After an excellent lunch on the veranda at the CoopeVictoria Cafeteria, Mike and Sheena King were driven by Marie Angela to Grecia centre where we met Nora Suarez, the Deputy Mayor of Grecia, and Shirley from Grecia Fair Trade Committee, who showed us around the beautiful Roman Catholic Cathedral (Iglesia de la Nuestra Señora de las Mercedes), which is made entirely from sheet steel.
Caption: Sheena, Maria Angela, Shirley, and Nora Suarez in the central aisle looking towards the main entrance.
Caption: Interior of Grecia Cathedral looking towards central altarpiece.
The bright red house of worship was built in the late 19th century out of plates of imported Belgian steel. The separate plates have been plainly riveted together and the whole building painted red. Given the odd make-up of the building, several legends regarding the reasons behind the church’s construction have appeared over the years. One zany theory is that the church, having been imported from Europe, was meant for Greece, but got sent to the slightly similar sounding town of Grecia. Another story says that it was meant for Chile but, due to bureaucratic quicksand, the building simply settled in Grecia. However, the truth behind the building would seem to be the one answer no one wants to believe: that the church was simply purchased by the local government and a group of investors.
Caption: Beautiful Cathedral side chapel altarpiece containing many carvings and statues.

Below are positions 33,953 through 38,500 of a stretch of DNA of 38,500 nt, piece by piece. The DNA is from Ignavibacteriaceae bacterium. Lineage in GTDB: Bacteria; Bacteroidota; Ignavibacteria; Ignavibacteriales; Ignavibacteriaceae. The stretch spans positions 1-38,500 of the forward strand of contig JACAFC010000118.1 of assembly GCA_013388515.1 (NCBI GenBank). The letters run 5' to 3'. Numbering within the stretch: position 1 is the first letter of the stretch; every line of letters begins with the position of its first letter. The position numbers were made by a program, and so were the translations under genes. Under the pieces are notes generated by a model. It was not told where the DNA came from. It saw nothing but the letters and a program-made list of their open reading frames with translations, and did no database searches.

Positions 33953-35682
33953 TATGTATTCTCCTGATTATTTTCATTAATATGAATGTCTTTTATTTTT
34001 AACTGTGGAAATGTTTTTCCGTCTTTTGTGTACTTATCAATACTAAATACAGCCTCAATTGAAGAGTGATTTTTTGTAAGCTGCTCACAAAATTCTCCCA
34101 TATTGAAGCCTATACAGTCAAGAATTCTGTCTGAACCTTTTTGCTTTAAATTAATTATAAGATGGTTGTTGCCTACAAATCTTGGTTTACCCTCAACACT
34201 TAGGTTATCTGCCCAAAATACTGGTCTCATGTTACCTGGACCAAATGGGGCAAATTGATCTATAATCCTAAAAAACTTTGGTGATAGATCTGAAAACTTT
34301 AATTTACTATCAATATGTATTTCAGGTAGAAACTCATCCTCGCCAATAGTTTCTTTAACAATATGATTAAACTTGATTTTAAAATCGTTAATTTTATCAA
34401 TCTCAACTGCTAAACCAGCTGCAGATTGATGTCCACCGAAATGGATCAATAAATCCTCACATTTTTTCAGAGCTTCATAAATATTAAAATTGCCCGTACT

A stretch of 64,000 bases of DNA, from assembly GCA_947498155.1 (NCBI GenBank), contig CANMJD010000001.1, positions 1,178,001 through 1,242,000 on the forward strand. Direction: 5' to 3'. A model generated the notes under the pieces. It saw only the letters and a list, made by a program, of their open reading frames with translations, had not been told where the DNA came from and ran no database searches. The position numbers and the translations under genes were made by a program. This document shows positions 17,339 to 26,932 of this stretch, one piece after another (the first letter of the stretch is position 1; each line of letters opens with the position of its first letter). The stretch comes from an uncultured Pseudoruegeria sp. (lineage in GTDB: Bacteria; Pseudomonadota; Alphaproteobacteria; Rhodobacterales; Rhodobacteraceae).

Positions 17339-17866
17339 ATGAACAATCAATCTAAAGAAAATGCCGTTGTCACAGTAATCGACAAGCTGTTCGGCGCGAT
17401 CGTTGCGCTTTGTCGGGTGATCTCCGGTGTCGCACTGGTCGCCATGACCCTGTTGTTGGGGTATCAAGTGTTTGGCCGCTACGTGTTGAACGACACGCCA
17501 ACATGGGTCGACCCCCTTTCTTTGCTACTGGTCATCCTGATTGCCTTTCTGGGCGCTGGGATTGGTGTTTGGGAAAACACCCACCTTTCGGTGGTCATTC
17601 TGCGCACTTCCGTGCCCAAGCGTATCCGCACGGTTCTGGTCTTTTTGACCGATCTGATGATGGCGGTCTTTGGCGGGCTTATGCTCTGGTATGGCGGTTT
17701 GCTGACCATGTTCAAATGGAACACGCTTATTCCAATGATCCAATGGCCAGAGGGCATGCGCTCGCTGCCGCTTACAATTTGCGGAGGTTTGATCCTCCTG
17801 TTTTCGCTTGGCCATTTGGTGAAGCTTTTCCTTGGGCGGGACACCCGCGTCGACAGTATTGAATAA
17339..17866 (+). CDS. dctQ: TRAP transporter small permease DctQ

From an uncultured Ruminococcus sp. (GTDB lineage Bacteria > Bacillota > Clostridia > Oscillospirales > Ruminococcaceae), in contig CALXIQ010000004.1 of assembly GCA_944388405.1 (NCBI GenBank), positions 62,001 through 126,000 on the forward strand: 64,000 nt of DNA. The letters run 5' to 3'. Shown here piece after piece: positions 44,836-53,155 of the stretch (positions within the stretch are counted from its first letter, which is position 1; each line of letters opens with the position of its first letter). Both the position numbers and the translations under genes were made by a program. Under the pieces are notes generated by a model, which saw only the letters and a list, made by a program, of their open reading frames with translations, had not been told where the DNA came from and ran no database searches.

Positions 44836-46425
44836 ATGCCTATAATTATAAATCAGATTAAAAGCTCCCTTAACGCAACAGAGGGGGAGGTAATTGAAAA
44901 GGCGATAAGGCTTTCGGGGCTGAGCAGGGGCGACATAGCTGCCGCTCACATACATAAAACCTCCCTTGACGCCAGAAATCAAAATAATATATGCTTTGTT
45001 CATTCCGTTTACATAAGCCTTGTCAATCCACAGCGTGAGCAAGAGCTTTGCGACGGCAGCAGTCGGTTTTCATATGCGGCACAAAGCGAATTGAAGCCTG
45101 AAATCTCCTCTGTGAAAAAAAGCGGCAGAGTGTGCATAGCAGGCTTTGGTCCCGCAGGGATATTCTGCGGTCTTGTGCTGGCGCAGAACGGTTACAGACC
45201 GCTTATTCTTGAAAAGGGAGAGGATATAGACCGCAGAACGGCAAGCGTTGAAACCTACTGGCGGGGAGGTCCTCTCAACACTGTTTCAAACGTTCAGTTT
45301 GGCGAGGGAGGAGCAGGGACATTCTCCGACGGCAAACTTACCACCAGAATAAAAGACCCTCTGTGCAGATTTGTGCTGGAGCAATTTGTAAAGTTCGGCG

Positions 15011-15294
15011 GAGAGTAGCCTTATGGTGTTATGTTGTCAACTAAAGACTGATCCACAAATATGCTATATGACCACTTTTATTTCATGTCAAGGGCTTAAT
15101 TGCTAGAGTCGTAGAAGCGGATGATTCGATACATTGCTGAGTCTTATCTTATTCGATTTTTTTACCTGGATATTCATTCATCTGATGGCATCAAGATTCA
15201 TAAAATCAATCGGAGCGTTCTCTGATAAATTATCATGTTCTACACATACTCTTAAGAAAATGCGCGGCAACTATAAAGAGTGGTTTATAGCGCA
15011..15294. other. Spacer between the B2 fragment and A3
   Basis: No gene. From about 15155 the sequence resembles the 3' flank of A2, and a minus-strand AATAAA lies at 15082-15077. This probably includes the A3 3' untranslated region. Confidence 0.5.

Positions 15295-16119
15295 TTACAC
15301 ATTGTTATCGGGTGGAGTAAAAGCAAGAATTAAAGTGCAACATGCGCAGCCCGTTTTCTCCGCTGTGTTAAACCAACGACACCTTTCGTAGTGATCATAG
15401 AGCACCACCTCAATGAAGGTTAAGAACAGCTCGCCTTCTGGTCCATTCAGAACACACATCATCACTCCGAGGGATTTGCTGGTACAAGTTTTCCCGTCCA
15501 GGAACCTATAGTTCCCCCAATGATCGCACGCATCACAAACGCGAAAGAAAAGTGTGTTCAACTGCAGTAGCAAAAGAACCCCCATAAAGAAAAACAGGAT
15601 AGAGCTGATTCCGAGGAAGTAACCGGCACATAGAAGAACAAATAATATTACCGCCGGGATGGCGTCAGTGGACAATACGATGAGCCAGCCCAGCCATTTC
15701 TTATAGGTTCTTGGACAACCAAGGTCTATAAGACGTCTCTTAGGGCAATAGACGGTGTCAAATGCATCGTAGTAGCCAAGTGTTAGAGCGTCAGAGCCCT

Caption: Looking back to main Cathedral entrance with organ loft and lovely stained-glass windows giving good idea of scale.
The Cathedral is located in the centre of the town in front of the park and a pond. It is the focal point of Grecia and is as imposing as it is impressive. The interior of the Cathedral is just as impressive as the exterior, with beautiful stained-glass windows, icons, and alters with carved figures and statues of the Virgin Mary and Jesus.
Caption: Grecia Cathedral interior with many carvings, icons and relics devoted to various saints.
Farewells: Municipal Council Chamber and Tour of Grecia Municipal Market
We returned to the Grecia Municipal Council Chamber to say our fond farewells to Nora and Shirley. They gave Mike and Sheena King gifts including a superbly baked cake and a bag of gifts for the Mayor and Deputy Mayor of High Wycombe. Mike was interviewed along with Marie Angela by the local newspaper report and live radio broadcast. After coffee and pastries, we were also shown a couple of videos by the Grecia Municipal Market Manager of the town as well as the historic indoor market.
Nora, Shirley, Marie Angela, and the Market Manager then gave us an interesting tour of the famous indoor covered market. This had been going for over 100 years and currently was occupied by 94 small, family-run, independent stallholders selling local, homemade products such as food, clothes, shoes, crafts, snacks, and artisanal goods based on local crafts. Large supermarkets and chain stores were banned from this area. There were many interesting murals adorning the tiled walls and passages in the market interior. The local craftsmen and artists had created some inspiring and beautiful depictions of Costa Rican wildlife, animals, birds, forests, and water scenes, as well as depicting historic crafts reflecting the local indigenous culture.